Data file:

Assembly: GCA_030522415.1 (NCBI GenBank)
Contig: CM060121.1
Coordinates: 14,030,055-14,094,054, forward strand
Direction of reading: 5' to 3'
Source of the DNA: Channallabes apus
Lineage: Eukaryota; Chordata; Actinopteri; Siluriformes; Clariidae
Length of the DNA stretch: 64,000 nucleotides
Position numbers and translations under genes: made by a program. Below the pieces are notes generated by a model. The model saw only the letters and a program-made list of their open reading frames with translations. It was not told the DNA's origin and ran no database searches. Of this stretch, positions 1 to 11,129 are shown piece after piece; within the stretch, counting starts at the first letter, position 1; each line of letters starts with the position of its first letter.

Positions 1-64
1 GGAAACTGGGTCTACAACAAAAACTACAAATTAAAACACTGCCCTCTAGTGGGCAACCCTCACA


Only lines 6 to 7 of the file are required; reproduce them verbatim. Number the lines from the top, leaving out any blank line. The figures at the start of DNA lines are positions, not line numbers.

Lineage: Eukaryota; Chordata; Actinopteri; Siluriformes; Clariidae
Length of the DNA stretch: 64,000 nucleotides